Matt Thomas, a young mechanical engineering graduate of Utah Valley University, is one of those exceptional people who is always at the service of others. His latest service project was printing prosthetic hands on a 3D printer for underprivileged children in the Philippines and South America.
Thomas’s adventure in 3D printing began in March 2020, at the start of the COVID-19 pandemic. Doctors and nurses around the world were in dire need of 3D printed respirators with reusable filters. Being inclined to mechanics, Thomas bought materials and learned how to use the printer himself.
He organized a group of 3D printing enthusiasts to create respirators and filters. Some were inexperienced, forcing Thomas to spend countless hours creating digital tutorials. In addition, he has produced several training videos on viruses, masks and materials.
“Our group has printed about two million devices for doctors and nurses in Utah, New York and even Israel,” said Thomas. “But I wanted to help in other ways. So, I started doing research on 3D printing and I thought, “What about kids who don’t have hands?”
During the research, he learned of a non-profit organization called Enable the future whose basic mission is to recruit volunteers, globally, to print free 3D hands, arms and fingers for those who have lost them.
By partnering with ETF, Thomas was able to print and assemble 14 hands for underprivileged children in the Philippines and South America. “A 3D printed and assembled prosthetic hand costs less than $ 10,” he said, “But the hand means the world to the person who receives it.”
EFT had provided Thomas with the print files, but found them cumbersome with a long processing time. Still the engineer, he redesigned and remixed the files, which made printing and processing faster and easier, eventually sharing the design with EFT.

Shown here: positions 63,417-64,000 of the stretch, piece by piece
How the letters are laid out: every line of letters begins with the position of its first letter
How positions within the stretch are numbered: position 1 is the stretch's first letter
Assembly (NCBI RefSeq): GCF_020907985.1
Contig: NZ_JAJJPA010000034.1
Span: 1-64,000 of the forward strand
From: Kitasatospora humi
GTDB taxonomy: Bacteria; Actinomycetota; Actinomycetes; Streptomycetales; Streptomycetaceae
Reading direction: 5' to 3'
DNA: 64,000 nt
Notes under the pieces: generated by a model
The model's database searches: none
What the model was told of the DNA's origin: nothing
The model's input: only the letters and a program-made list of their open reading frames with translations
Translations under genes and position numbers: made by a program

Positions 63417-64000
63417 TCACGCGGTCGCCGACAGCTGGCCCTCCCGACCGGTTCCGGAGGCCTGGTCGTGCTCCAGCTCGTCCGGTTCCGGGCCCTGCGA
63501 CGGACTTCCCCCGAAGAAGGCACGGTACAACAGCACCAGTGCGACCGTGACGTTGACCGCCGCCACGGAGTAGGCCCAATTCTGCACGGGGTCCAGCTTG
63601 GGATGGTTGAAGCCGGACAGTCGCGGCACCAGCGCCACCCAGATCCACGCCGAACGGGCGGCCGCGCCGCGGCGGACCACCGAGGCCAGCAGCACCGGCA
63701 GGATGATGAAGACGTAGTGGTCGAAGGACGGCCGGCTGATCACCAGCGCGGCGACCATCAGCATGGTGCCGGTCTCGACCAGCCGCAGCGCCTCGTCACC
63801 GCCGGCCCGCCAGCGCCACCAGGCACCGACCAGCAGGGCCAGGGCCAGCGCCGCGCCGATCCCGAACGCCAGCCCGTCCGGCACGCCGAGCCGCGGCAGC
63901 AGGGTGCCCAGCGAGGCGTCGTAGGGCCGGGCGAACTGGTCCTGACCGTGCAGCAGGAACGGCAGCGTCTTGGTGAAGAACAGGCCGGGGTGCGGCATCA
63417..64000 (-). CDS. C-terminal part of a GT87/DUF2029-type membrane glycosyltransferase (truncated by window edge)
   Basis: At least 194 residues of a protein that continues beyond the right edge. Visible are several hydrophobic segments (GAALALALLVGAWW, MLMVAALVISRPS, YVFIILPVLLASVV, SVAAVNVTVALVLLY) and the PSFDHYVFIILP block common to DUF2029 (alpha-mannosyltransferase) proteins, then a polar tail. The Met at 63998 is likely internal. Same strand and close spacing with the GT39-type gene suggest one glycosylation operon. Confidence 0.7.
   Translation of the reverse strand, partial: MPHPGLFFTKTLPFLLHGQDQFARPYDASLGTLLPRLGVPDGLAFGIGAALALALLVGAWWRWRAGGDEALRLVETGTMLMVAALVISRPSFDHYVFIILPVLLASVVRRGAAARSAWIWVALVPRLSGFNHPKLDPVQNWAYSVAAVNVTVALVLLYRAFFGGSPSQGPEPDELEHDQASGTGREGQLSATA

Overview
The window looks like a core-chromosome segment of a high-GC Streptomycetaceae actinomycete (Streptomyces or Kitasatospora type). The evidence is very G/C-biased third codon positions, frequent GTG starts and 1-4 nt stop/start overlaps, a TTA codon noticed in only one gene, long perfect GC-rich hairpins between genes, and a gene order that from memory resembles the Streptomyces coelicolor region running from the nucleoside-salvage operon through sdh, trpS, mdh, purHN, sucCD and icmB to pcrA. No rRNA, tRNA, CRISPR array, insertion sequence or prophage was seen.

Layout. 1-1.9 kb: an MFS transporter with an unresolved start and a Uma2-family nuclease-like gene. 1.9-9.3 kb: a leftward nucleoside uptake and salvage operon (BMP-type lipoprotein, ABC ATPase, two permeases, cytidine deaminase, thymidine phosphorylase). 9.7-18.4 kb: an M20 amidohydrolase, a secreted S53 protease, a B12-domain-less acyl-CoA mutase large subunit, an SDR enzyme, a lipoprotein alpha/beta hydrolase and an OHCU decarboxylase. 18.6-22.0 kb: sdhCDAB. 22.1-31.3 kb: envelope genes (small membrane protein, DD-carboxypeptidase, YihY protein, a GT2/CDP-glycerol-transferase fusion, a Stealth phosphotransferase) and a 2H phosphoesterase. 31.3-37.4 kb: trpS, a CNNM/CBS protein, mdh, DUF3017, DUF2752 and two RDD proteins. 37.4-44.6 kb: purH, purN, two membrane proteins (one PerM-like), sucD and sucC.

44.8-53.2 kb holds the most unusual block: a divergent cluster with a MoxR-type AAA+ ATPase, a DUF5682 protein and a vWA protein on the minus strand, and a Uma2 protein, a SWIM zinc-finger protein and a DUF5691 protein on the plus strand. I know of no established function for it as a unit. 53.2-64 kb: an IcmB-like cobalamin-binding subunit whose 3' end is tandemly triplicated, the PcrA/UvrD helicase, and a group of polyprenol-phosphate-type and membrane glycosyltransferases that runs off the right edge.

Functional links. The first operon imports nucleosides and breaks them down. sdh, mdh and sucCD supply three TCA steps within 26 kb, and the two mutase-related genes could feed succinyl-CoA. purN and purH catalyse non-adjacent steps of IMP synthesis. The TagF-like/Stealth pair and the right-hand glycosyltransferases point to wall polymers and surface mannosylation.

“Seeing kids pick up a piece of chalk on the pavement, or grab a bottle of water, or balance on a bicycle when they couldn’t before is worth the work,” said Thomas. “The icing on the cake is seeing what the mechanical hand does for them.”
His UVU academic advisor was impressed with his efforts and suggested that he turn his work with EFT into a credit internship. Part of his internship included conducting a study to determine if parts and materials could be disinfected, used for food containers, and if the pieces were medically viable. Working with EFT, he has grown ten types of bacteria, cultured them and photographed the parts under the electron microscope.
“Being able to add the microbiology part to my mechanical engineering office has been beneficial for me and the department,” he said. “I took lessons in anatomy, phlebotomy, microbiology and medicine. I like to learn and connect the dots. “
All was going well with Thomas’s school and service projects when tragedy struck – his mother died of complications from the COVID vaccine on Mother’s Day in 2021 – was his rock and foundation.
She explained that her mother worked for years as a head nurse at the University of Utah hospital, intensive care unit and had battled type 1 diabetes since her teens. Many days of her her diabetes made her sick at work. “I’ve seen her fight diabetes every day as she saved young lives at Primary Children’s Hospital. She was there and she was just saving lives, “she said. She was vaccinated for COVID-19 and, unfortunately, the vaccine triggered her immune response, which resulted in a heart attack that took her life.
Thomas’s mother lived on a quote she often repeated to him: “You will never regret being kind.” “I thought she was just a perfect example of her,” he said. “I’ve always tried to live by the quote. I’m not perfect, but I’m getting there. She has always been there for me and she has guided me ”.
The quote from his mother became Thomas’ motto for the service.